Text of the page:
Disclaimer: I’m not one to casually sneak my way through security. I get anxious really easily. I’m awkward and obvious. I’m never cool in these situations. But that night was not one of those nights. I was prepared to do this, no take-backsies. It felt exhilarating! Bring it on, baby!
“Follow my lead,” EJ said, who grabbed my hand and lead me to the VIP entrance.
EJ got to the bouncer first. He quickly flashed his wrist at her and she waved him in. My turn.
I extended my arm, exposing the bright polka-dotted VIP wristband. The bouncer paused. I felt a wave of panic rush over me. She rolled up my sleeve and inspected my wrist— She noticed the rubber band!
fuck fuck fuck fuck fuck
“Hey, she good?” EJ said, who turned back towards the bouncer after he noticed that she was inspecting me. She grumbled something along the lines of “whatever,” and waved me in. awwwwww yeeeaaaaahhhh.
I danced on stage with GRiZ. It was one of the best nights I had in Denver.
Oh, but the night hadn’t even finished yet. It suddenly became 1 AM so I told my new friends I was headed home and we said our goodbyes. I called a Lyft and walked outside to wait for it.
I waited outside for about 2 minutes before the cane-guy slowly stumbled out. Cane-guy started talking to me and, honestly, I don’t really remember what the main line of conversation was because it was pretty much everywhere and nowhere at the same time. Although, I did learn that he had “found the cane only a few hours before the concert.” He was faking it!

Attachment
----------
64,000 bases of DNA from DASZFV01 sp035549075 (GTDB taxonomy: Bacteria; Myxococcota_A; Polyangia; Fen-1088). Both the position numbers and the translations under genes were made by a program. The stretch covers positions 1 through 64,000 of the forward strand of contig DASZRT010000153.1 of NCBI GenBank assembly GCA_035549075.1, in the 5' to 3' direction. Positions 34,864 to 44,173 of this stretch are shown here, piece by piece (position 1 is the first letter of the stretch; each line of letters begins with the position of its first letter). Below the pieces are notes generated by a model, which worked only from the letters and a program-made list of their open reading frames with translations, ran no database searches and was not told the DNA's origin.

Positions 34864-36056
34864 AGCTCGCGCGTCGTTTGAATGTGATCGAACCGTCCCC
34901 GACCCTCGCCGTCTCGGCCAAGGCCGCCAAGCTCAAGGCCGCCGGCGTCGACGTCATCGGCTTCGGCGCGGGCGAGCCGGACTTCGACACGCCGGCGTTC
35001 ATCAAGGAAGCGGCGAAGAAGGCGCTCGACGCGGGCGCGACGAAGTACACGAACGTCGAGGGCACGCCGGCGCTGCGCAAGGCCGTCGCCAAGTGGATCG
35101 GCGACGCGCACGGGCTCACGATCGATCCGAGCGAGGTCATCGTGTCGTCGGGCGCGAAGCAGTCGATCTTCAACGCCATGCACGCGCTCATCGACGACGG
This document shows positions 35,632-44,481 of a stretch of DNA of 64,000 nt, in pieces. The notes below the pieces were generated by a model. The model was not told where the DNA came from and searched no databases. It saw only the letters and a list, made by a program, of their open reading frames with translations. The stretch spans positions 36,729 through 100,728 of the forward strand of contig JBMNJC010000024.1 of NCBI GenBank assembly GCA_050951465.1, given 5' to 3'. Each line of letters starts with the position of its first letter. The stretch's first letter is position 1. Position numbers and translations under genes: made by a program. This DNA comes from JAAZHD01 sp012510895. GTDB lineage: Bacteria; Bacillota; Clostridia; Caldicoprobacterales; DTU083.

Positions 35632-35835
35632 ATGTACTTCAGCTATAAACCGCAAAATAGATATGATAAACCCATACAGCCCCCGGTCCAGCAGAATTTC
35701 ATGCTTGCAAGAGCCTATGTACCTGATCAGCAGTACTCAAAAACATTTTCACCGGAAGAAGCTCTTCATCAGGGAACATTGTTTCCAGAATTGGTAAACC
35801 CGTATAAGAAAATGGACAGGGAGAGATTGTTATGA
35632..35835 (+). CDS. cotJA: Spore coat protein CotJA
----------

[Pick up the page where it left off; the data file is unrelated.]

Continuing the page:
My Lyft arrived and this 32-year-old guy welcomed me into his car. I asked him how his night was and his face immediately lit up.
“Oh! Well ma’am it’s my birthday today— I’m turning 32— and my brother gave me a present he said, he said to me, ‘listen Mikey, come down to the tattoo shop—’ my brother owns a tattoo shop ‘—come down to the tattoo shop because I got a little birthday surprise for you.’ So I went down to the tattoo shop and my brother said, ‘OK Mikey, sit down on the chair.’ and I looked at him all crazy, like, ‘what are you talking about??’ and he showed me this drawing of a tattoo that I told him I always wanted and he said, ‘I know you wanted this tattoo so I’m giving it to you for free for your birthday,’ and now I’m driving because, wow, I canNOT sit down right now!! HAHA! I was so excited I went back home to feed my dogs— their names are Beavis and Butthead after the show Beavis and Butthead and one runs all crazy-like exactly like Beavis so that’s why I named him that..!”
The whole, he excitedly talked about his puppies (which I had NO problem listening to) and just hearing his energy and happiness made for the perfect ending.
I immediately KO’d when I got home at 2 AM and forgot to tear off my wristband before getting under the covers.
I woke up and the first thing I noticed was the epic polka-dotted wristband still on my wrist. Ah, memories. I tore it off to say goodbye and noticed some sticky blue-glue(?) on it. I hadn’t noticed that someone slipped their previously-chewed gum to stick the torn VIP wristband together. I shivered but promptly laughed because I guess the rubber band wasn’t enough.